It is the first week of May, and as it’s been for 100 previous “months of May,” preparation is beginning for the 100th running of the Indianapolis 500 mile race This is a special, important and significant racing tradition that has meant so much to so many people all these years including the person who is writing this blog item that will serve as the Publisher’s Page for the June issue of PRI magazine.
My first real recollection of the Indianapolis 500 was a very hot Memorial Day weekend in 1953 when my father took me to Corona, California, known then as the “circle city” to attend a vintage car race using the original circle around the city track. We watched the old race cars speed by as we listened to Sid Collin’s radio broadcast of the Indianapolis 500. It was on that day that Fresno, California’s hero Bill Vukovich won the Indy 500 in grueling heat, and from that moment on I was hooked. In fact, I was not the only person who became “hooked” on Indy car racing. Because of the wonderful voice and wisdom of master broadcaster Sid Collins, it is my belief that thousands upon thousands of young aspiring race drivers had dreams of racing someday at the “Brickyard.” So much of the racing “industry” was developed to support the desire of men with dreams of either driving at the Brickyard or building chassis, engines or components for the race cars as a whole.
A few years later I attended my first URA midget race at Orange Show Stadium in San Bernardino, California, where the future stars of Indianapolis were honing their skills driving the little Offenhauser and Ford V8 60 midgets at the tight, dusty 1/4-mile Orange Show track. I also imagined that many of those drivers were dreaming of someday racing at Indianapolis, which eventually many of them did. That night I saw Troy Ruttman, Rodger Ward, Don Edmunds and Bob Cortner all of whom went to “the speedway.”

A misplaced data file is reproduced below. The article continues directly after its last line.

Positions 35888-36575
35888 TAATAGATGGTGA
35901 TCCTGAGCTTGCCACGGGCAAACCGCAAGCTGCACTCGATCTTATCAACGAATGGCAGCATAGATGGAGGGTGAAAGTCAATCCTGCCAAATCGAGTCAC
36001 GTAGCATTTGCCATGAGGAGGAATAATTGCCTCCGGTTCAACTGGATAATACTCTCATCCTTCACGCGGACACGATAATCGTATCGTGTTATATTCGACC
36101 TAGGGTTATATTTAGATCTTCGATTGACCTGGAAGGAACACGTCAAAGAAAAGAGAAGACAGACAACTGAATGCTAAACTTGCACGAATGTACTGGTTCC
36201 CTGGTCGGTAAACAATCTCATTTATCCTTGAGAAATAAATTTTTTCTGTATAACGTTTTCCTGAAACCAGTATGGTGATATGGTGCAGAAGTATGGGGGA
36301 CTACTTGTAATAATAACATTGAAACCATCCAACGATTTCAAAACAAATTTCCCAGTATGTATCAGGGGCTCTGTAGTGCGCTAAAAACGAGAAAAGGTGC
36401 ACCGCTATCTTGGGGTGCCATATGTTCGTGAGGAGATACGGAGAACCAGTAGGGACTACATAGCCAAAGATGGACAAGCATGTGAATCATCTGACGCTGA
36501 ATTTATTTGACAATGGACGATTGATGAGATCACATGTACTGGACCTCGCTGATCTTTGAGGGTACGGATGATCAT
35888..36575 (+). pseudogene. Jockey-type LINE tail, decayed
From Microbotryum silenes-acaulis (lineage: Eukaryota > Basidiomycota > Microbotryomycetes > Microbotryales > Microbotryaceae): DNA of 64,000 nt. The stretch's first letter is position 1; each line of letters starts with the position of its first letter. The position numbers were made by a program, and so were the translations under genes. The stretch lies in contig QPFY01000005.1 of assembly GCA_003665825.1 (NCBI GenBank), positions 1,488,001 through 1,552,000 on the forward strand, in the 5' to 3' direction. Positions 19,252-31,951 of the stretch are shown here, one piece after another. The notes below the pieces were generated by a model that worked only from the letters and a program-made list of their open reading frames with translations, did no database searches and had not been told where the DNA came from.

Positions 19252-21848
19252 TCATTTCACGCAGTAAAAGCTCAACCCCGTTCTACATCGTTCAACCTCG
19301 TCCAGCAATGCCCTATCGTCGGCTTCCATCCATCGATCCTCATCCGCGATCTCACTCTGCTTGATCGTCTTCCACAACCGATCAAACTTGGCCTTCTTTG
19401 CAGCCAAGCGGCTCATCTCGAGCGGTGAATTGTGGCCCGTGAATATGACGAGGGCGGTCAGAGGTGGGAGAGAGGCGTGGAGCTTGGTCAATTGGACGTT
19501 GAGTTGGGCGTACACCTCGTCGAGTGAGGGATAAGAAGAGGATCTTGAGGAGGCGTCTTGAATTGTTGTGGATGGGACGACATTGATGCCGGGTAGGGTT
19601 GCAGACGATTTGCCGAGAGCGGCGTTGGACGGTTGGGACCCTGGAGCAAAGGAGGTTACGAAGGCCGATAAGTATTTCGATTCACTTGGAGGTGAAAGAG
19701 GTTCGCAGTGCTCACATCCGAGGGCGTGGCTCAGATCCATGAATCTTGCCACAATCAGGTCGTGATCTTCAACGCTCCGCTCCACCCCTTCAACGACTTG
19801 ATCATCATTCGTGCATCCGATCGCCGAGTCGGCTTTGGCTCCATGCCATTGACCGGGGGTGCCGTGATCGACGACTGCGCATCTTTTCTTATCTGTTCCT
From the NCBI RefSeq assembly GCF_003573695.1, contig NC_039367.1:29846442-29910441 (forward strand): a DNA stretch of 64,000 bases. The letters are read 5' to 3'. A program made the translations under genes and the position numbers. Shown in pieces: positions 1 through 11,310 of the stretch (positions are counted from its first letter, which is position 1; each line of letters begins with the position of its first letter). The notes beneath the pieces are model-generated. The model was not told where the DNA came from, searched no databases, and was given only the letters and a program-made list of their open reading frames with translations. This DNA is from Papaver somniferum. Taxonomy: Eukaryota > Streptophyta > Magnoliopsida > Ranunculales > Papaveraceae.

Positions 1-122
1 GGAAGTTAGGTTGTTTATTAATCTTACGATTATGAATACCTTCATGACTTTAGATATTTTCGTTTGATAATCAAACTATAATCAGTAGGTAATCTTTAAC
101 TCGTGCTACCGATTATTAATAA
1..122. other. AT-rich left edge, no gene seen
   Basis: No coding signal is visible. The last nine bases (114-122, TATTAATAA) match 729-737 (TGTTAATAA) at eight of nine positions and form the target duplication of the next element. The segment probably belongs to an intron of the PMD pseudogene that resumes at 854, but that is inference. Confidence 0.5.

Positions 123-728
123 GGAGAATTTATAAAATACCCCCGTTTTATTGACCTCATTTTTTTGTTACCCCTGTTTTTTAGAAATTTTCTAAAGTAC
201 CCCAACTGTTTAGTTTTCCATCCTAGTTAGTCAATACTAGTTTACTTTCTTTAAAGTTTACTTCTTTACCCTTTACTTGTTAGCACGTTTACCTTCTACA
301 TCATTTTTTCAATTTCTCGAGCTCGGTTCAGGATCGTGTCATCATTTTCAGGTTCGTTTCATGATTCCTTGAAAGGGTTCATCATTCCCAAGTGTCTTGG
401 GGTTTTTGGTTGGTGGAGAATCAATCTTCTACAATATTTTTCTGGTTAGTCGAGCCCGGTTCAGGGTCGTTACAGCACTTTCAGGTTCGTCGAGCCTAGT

My first trip to the Indianapolis 500 came in 1960 when my father surprised my brother and me by purchasing four tickets on the special JC Agajanian flight to Indianapolis and off we went for the most amazing 24-hour experience I’ve ever had. We left Burbank Airport on Saturday evening and arrived in Indianapolis on Sunday morning. We took a quick bus ride from the airport to the track and had enough time to get some hot dogs, then sat down and watched one of the greatest races ever. This is the one featuring the great duel between Rodger Ward and Jim Rathmann, when in the end Rathmann took the checkered flag and won the race.
After a few minutes wandering through Gasoline Alley after the race it was back on the DC-4 and away we went back to California. What a wonderful weekend and what wonderful memories I have today of the Indy 500 because of this special trip. I believe the Indianapolis 500 did play a key role in the development of the racing industry. So many companies were started just to service the Indy car program that are still in business today.
I am going to travel to Indianapolis later this month not only to go to the 100th running of the Indianapolis 500, but to participate in the Night Before the 500 midget race at Lucas Oil Raceway Park. I am excited to go and I am excited about the buzz in the industry and spectator fan base about attending this year’s Indy 500. The Indianapolis Motor Speedway, along with Randy Bernard’s IndyCar series, has done a tremendous and spectacular marketing effort to draw attention to this very important event. There is energy developing for the 100th running of the Indianapolis 500 and just think of the thousands upon thousands of young kids who will be going to the race, watching the race on television, listening to the race and reading about the race who WILL BE INFLUENCED—just like many of us were—and then formulating their dreams to someday be a part of this wonderful, special race.